Biology Open (BiO) is an Open Access journal that publishes rigorously conducted, high-quality research across the breadth of the biological and biomedical sciences. It provides timely, thorough, constructive and fair peer review, with a focus on supporting researchers and reducing the pain to publish.
Our international board of research-active academic Editors, led by Editor-in-Chief Steven Kelly, comprises leaders in their respective fields. The BiO team is committed to Open Access publishing as a mechanism to widen access, promote equality and ensure sustainability in publishing in the biological sciences.
Supporting early-career researchers
BiO is committed to supporting early-career researchers.
Read a new Editorial from Editor-in-Chief Steve Kelly on the challenges and rewards of being an early-career researcher.
BiO publishes First Person interviews from first authors of our research papers, provides funds to sponsor early-career meetings, and creates career development opportunities through our Meeting Reviews and Future Leader Reviews programs.
NEW BiO fast-track option
Do you have a paper with reviews from another journal?
BiO editors will fast track your paper and give you an initial decision within one week.
Send us your manuscript together with the full set of reviews and decision letters, and we will make an initial decision in one week (or less).
There is no need to reformat your manuscript.
A new method to localise and quantify oxidative stress in live juvenile mussels by Natalí J. Delorme, Alfonso J. Schmidt, Leonardo N. Zamora, David J. Burritt and Norman L.C. Ragg
The authors present a new method to quantify reactive oxygen species in live mussels using image analysis. The unusual fixation step enables in situ staining, followed by image analysis in the laboratory.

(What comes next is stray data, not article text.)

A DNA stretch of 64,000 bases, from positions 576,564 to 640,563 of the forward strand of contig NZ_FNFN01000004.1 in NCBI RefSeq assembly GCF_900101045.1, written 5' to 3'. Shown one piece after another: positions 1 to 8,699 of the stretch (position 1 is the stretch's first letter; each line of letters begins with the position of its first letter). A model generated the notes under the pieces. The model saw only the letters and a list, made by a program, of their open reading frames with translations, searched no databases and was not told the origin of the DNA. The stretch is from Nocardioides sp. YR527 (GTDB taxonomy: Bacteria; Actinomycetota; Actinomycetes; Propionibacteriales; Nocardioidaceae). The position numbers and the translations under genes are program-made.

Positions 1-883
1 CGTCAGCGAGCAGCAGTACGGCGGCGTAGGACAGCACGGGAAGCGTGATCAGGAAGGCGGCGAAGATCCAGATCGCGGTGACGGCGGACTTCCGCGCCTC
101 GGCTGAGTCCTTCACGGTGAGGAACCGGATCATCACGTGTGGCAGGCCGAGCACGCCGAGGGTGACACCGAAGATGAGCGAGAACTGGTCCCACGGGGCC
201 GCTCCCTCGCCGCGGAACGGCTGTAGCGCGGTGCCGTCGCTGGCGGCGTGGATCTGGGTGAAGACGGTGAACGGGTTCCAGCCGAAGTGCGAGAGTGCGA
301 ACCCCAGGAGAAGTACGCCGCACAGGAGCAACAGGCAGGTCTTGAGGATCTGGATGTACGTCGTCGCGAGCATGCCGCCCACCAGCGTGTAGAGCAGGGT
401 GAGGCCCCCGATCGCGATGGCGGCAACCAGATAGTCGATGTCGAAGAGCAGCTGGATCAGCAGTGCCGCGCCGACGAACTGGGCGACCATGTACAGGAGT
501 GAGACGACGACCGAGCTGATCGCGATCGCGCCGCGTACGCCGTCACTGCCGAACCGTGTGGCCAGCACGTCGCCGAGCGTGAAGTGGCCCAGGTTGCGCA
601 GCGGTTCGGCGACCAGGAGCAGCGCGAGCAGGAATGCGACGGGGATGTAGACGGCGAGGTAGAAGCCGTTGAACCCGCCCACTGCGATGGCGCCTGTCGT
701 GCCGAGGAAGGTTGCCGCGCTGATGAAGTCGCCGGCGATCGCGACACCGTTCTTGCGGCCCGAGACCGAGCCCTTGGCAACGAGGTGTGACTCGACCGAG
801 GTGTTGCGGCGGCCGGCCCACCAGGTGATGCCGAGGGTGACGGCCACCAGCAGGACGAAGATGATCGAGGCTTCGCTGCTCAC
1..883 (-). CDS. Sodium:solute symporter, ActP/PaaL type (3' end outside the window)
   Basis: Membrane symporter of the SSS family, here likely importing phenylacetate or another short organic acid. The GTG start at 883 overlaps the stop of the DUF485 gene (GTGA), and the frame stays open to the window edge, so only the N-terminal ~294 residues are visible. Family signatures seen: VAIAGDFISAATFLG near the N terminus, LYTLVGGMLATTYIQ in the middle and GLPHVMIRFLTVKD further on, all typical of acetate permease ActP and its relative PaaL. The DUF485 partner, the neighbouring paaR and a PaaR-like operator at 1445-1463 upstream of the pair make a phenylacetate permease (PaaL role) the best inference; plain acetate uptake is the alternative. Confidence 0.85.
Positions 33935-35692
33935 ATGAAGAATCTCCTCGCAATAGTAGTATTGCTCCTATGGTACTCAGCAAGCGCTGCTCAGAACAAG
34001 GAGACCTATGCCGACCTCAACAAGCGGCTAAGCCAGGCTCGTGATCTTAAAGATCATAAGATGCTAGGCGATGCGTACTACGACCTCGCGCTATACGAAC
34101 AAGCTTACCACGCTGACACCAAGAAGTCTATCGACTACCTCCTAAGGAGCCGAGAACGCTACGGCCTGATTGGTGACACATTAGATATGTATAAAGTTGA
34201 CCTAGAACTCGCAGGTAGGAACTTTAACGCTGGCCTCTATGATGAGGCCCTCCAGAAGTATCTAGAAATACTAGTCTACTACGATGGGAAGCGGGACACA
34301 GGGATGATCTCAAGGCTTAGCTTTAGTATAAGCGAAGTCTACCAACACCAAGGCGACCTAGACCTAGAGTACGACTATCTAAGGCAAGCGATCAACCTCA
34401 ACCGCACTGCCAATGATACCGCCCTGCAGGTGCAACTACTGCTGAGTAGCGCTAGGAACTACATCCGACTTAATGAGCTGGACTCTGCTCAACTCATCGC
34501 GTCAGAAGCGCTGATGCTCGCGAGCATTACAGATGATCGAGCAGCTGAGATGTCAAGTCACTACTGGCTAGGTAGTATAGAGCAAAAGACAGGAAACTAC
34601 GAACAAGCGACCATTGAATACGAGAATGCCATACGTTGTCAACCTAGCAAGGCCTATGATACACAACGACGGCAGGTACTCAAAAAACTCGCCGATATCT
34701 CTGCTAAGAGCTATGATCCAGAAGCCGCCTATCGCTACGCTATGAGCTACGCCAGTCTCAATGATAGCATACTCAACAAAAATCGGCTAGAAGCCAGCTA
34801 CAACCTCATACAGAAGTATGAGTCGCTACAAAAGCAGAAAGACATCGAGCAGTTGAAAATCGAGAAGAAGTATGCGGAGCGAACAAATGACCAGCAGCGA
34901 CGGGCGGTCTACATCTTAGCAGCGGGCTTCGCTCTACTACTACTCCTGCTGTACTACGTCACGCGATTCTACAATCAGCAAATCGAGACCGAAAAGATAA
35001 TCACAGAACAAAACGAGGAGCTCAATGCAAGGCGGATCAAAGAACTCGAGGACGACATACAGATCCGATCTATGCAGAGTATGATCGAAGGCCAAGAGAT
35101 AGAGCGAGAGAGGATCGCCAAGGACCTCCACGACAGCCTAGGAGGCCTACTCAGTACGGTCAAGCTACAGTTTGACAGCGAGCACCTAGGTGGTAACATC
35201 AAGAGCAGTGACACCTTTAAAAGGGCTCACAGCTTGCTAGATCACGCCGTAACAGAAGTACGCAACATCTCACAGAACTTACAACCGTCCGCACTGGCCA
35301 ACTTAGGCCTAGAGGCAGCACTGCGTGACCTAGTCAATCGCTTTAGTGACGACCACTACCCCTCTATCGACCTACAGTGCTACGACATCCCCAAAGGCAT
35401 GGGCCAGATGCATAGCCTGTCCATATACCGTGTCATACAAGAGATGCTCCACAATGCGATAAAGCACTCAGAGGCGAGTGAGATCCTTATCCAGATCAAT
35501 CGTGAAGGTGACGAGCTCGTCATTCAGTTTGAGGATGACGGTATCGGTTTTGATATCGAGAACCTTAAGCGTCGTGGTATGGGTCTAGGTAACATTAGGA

Dynamic shapes of the zygote and two-cell mouse and human by Chris F. Graham, Shane Windsor, Anna Ajduk,Thanh Trinh, Anna Vincent, Celine Jones, Kevin Coward, Dilraj Kalsi, Magdalena Zernicka-Goetz, Karl Swann and Adrian L. R. Thomas
Mouse zygote morphokinetics were measured during interphase, the mitotic period, cytokinesis and two-cell stage. Sequences of rounder–distorted–rounder shapes were revealed, as were changing patterns of cross section area. Some of these movements were sporadically also seen in human zygotes.
Future Leader Reviews
Find out more about our Future Leader Reviews – an exclusive opportunity for early-career researchers who want to establish themselves in their field. Previously published Future Leader Reviews can be found here.
New Future Leader Reviews
In their review, Mariana Barrera-Velázquez and Luis Daniel Ríos-Barrera analyse the mechanisms that cells use to coordinate cell shape changes at the apical and basal compartments during morphogenesis.
In addition, Aaron Savage and colleagues discuss how understanding that germline and stem cell specification might differ between species may have important implications for regenerative medicine and the future of stem cell biology.